Gilbert brought a simple negligence action against the hospital under the doctrine of respondeat superior, seeking damages for her injuries and for emotional distress. The trial court denied summary judgment to the hospital. The Court of Appeals granted interlocutory review and reversed, holding that there was an absence of evidence that the hospital's negligence was the proximate cause of Gilbert's physical injuries and pain and suffering resulting from the additional treatment for cancer, and that the hospital was entitled to summary judgment as to each claim. 1
We granted certiorari to consider whether the affidavit of Gilbert's expert created a genuine issue of fact precluding the grant of summary judgment. Because Gilbert's evidence as to causation was sufficient to establish a triable issue to survive summary judgment under Lau's Corp. v. Haskins, 2
The hospital admits that it was negligent in losing the tissue sample and thus breached a duty of care to Gilbert, but it denies liability on the basis that Gilbert failed to establish a legally attributable causal connection between its negligent act and Gilbert's injuries. 3
It satisfied its initial burden of proof as movant on summary judgment as to the element of causation by offering the affidavits of two physicians, both of whom opined that to a reasonable degree of medical certainty Mrs. Gilbert had cancer of the left breast and needed the treatment that she received. 4
Gilbert countered with medical opinion testimony to the effect that such a determination cannot be made based on the information available to the hospital's experts. After reviewing the medical records, Gilbert's expert opined:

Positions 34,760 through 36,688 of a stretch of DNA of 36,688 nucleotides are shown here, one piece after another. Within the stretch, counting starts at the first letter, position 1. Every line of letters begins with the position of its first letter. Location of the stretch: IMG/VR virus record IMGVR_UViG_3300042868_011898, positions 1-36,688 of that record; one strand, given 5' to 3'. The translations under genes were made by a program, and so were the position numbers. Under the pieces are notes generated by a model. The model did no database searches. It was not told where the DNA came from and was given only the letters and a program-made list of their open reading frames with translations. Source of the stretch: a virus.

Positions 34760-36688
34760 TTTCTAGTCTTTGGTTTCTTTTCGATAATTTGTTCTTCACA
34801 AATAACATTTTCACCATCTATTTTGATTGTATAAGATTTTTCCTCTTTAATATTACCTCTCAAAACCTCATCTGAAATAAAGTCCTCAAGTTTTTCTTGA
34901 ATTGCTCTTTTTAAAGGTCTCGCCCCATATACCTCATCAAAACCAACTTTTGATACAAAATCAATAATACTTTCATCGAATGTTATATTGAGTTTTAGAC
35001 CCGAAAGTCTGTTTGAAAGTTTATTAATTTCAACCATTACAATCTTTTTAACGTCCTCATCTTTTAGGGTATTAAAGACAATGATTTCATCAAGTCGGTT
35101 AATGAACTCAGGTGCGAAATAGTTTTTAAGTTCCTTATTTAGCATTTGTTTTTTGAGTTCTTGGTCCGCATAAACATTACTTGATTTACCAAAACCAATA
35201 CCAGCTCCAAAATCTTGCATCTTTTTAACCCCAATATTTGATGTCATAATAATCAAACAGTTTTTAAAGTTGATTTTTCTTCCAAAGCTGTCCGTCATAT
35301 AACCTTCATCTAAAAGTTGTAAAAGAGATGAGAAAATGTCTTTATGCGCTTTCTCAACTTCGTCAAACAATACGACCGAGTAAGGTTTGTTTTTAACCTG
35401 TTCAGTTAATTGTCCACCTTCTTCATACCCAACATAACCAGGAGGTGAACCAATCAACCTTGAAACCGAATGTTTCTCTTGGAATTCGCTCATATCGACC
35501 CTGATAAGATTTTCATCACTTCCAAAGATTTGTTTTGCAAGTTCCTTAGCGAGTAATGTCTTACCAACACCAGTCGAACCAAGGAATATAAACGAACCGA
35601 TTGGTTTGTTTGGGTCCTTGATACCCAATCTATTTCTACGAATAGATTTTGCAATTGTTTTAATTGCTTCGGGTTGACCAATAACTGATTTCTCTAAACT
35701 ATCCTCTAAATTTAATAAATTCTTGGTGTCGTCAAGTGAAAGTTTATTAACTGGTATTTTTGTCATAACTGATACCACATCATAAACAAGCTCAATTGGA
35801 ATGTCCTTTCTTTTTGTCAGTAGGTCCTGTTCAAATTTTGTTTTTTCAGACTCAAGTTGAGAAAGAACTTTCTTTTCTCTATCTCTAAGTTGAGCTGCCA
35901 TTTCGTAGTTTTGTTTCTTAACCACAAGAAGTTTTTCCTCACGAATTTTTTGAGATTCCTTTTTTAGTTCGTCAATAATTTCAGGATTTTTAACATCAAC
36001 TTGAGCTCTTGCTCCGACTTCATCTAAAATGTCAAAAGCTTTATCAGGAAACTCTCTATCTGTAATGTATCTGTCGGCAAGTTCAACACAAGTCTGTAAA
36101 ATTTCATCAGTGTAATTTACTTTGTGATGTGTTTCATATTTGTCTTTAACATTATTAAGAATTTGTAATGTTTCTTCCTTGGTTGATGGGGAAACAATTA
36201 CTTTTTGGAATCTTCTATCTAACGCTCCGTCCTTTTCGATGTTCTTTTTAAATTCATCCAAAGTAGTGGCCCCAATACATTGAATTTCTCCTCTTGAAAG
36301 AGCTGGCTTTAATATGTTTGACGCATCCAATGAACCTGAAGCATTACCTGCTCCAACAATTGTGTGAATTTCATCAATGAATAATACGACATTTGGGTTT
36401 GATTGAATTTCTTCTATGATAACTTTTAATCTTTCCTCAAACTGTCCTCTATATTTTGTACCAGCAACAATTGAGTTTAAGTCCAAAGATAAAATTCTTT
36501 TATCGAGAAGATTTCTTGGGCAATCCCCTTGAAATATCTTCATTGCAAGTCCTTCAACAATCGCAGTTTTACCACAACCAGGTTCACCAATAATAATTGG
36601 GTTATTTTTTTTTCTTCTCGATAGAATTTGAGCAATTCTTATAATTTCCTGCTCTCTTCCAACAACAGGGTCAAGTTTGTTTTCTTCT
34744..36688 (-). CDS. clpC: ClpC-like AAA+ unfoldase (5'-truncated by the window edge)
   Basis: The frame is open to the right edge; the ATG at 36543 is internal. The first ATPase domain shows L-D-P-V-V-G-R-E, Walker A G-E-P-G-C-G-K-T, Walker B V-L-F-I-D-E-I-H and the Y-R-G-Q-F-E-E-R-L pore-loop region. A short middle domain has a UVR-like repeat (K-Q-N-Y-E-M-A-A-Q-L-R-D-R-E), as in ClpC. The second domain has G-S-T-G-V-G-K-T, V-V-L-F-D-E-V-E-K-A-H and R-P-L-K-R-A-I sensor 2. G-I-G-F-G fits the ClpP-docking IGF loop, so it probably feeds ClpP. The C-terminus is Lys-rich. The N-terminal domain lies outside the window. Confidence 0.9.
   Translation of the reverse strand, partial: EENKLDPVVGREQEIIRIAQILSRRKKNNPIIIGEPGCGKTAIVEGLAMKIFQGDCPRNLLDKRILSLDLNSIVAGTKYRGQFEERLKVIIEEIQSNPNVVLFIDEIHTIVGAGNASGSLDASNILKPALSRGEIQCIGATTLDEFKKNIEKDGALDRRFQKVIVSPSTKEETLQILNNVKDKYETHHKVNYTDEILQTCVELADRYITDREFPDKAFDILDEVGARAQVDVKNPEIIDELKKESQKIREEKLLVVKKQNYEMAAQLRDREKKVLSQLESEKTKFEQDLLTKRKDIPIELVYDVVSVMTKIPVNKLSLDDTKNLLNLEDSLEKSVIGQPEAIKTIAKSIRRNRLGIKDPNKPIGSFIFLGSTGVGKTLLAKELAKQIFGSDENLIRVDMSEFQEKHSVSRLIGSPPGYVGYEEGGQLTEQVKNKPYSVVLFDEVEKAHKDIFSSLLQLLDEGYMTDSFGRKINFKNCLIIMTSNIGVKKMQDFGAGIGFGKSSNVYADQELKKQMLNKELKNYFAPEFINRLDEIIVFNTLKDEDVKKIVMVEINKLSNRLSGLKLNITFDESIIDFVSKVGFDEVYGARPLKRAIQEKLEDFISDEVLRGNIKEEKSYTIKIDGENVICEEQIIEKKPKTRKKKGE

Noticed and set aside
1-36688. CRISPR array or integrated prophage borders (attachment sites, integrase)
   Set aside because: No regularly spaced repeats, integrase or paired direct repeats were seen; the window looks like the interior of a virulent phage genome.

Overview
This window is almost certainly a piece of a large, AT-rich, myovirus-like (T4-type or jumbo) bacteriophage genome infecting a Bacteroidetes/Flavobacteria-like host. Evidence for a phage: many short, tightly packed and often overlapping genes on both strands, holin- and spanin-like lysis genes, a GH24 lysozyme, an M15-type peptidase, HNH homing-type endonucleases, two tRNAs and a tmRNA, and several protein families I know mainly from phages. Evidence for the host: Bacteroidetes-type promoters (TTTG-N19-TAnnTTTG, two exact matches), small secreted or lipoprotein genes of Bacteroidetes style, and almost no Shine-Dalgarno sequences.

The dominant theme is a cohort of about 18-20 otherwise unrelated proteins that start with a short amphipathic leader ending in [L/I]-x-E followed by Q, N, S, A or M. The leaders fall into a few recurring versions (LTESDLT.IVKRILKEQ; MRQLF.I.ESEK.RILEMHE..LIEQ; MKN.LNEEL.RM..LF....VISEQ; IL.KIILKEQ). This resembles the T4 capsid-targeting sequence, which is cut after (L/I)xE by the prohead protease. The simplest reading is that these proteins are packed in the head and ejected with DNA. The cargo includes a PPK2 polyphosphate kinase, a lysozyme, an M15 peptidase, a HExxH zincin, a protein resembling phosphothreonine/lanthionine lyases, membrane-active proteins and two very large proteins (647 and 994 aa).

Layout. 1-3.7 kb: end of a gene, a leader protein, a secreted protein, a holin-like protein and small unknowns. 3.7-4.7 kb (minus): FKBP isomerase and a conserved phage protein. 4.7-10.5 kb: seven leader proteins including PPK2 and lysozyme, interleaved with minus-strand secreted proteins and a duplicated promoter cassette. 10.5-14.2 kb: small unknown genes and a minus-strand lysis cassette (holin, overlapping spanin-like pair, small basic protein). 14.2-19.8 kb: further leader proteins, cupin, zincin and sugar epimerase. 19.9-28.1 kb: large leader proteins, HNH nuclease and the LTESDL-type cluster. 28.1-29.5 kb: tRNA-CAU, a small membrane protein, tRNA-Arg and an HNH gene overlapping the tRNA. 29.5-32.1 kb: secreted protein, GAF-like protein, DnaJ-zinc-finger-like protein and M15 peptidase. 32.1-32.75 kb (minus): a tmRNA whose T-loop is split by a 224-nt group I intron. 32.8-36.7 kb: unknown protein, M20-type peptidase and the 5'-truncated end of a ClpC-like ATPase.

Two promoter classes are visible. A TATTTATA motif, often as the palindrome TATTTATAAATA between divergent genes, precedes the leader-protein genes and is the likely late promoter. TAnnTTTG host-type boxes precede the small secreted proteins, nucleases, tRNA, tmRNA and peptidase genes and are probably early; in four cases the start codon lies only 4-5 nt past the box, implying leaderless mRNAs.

[O]ther breast diseases . . . can be extremely difficult to differentiate from breast cancer without microscopic examination. Sharon Gilbert's lump was somewhat tender which is unusual for breast cancer. I do not believe that based on the information available to these physicians that it is possible to say within a reasonable degree of medical certainty that [she] had cancer of the left breast.
The hospital argues that Gilbert's claim must ultimately be based on expert medical testimony that she did not suffer from cancer and thus did not require the procedures performed following loss of the specimen. Because her expert evidence failed to establish that conclusion to a reasonable degree of medical certainty, it submits, and the Court of Appeals agreed, that it was entitled to summary judgment. On the contrary, we hold that the proper inquiry in the posture of this case is whether the hospital's negligence caused Gilbert to undergo additional treatment which was unnecessary. Gilbert's counter-evidence creates an issue of fact as to whether any doctor can state to a reasonable degree of medical certainty that she had cancer and that surgery and additional treatment were necessary.
Since the only basis for the opinions of the hospital's experts that the surgery and additional treatment were necessary had been sufficiently challenged, the evidence of record established a material issue of fact as to whether Gilbert's injuries proximately resulted from the hospital's negligence. The trial court properly denied summary judgment with respect to Gilbert's claims for physical injury and emotional distress.
Jones, Cork & Miller, W. Kerry Howell, C. Ashley Royal, for appellee.